May 292015
 

If restraints of trade are designed to stop employees from working for a competitor, why do they so often fail in Court?  The simple answer is that many employers use generic restraints that fail to account for the specific employer-employee or employer-contractor relationship sought to be protected.  The case of Informax International Pty Ltd v Clarius Group Limited [2012] FCAFC 165 highlights yet again the importance of tailoring a restraint to suit the circumstances.

Recruitment and restraints

A restraint of trade is a contractual clause that allows an employer to limit an employee’s future employment decisions.  Restraints, or “non-competes”, are designed to protect an employer’s business interests by preventing an employee from using confidential information or skills gained in their employment to get ahead with a competitor. 

In Informax v Clarius, Clarius was a recruitment/labour hire company that contracted Mrs Menano-Pires, acting under her company Informax International Pty Ltd (“Informax”), as an IT contractor (“Clarius-Informax contract”).  Clarius placed Mrs Menano-Pires, through Informax, with Woolworths (“Clarius contract”).  The Clarius contract had an initial term of 3 months but was extended three times and lasted a total of 16 months.  When the Clarius contract expired, Informax and Woolworths entered into a contract under which Mrs Menano-Pires offered her IT services to Woolworths for a further 2 months.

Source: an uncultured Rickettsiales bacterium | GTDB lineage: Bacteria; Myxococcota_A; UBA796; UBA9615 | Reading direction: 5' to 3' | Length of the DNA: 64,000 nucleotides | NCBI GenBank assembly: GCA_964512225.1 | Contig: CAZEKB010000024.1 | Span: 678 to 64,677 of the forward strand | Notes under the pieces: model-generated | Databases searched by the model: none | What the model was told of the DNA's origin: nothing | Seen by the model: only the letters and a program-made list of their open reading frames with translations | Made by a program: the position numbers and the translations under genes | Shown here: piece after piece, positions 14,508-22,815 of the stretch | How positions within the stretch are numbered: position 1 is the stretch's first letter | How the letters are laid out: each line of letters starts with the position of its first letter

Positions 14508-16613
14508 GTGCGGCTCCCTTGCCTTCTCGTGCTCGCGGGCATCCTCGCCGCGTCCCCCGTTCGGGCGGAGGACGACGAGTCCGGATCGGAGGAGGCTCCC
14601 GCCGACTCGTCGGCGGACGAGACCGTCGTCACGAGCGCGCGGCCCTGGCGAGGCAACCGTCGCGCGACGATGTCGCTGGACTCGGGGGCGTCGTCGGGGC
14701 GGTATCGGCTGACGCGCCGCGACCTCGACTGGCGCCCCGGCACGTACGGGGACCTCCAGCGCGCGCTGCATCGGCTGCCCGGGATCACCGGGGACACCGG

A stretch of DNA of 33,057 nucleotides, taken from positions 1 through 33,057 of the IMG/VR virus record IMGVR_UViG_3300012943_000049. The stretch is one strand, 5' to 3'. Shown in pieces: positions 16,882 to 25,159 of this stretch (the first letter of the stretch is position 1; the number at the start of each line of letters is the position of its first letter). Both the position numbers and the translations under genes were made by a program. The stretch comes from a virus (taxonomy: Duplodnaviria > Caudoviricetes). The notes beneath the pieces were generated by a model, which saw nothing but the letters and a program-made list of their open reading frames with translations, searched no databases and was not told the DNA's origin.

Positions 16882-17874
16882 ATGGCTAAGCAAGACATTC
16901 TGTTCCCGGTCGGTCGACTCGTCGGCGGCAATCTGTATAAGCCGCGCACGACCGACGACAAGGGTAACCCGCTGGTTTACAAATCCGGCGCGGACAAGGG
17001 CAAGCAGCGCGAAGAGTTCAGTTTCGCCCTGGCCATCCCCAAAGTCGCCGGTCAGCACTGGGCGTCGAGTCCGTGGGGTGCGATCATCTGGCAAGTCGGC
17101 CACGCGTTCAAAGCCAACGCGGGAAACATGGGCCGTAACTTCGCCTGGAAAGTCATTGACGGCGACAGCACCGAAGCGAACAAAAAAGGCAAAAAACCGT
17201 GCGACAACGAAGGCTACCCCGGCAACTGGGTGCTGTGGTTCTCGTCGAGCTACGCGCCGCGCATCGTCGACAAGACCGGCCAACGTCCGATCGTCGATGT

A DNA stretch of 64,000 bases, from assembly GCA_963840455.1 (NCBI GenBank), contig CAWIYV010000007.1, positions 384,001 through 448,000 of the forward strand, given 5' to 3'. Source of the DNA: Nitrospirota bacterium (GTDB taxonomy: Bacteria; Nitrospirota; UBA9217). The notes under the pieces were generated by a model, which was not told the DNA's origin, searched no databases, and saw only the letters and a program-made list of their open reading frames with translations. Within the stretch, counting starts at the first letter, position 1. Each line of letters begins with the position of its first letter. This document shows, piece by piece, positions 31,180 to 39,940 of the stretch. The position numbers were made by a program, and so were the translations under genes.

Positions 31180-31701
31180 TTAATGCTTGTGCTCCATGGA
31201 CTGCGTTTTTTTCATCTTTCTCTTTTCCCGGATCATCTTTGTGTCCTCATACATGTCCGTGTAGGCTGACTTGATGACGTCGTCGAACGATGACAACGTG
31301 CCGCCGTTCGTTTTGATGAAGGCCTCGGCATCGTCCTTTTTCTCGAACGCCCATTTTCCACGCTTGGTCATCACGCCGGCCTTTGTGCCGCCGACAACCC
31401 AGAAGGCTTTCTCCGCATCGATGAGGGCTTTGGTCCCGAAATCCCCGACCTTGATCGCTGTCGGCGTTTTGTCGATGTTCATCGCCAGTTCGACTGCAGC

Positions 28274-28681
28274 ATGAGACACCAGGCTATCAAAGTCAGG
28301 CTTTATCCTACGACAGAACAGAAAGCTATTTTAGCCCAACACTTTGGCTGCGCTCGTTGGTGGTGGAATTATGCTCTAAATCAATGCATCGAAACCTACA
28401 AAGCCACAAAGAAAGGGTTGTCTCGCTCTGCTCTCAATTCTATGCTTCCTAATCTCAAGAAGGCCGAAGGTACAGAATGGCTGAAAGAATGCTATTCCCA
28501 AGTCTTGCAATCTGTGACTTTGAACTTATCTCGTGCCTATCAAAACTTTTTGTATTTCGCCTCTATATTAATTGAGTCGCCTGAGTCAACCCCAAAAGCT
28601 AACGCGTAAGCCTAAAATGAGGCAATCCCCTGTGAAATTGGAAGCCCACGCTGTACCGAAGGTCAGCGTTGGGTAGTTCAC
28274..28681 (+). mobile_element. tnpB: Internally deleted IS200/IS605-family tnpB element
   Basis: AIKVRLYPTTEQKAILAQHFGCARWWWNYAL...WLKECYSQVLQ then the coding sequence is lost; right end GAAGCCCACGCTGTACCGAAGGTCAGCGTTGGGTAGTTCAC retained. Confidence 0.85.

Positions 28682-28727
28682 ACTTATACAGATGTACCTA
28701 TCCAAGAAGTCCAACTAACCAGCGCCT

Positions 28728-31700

On discovering that Informax and Woolworths had contracted together directly, Clarius sought to uphold the 6 month restraint of trade in the Clarius-Informax contract.  This restrained Informax and Mrs Menano-Pires from working for Woolworths for 6 months after the termination of the Clarius contract.  In addition, another separate contract between Clarius and Woolworths prevented Woolworths from soliciting the private services of Informax for 12 months post-termination of their agreement.

Interestingly, it was the separate Clarius-Woolworths agreement that formed the basis of the Court’s decision that the Clarius-Informax contract should be varied.  In coming to its decision, the Court found it was unfair that Informax did not know about the Woolworths restraint at the time of entering into the Clarius agreement.  Furthermore it was unfair to Ms Menano-Pires and Informax that Woolworths was restrained from hiring their services under the Clarius-Woolworths contract after their restraint with Clarius had come to an end.  Thus the Court exercised its power under the Independent Contractors Act 2006 (Cth) to reduce the restraint period in the Clarius-Informax agreement to four weeks.

Protecting your business interests

Recruitment companies bridge the gap between qualified contractors and a company in need.  The connection is what they offer and is an essential part of their business goodwill.  Informax v Clarius is a good example of how parties might try and cut out the middle man that brought them together.  The case also shows that when a recruitment company fails to draft a fair and considered restraint clause, the Court will only enforce it for a limited period of time.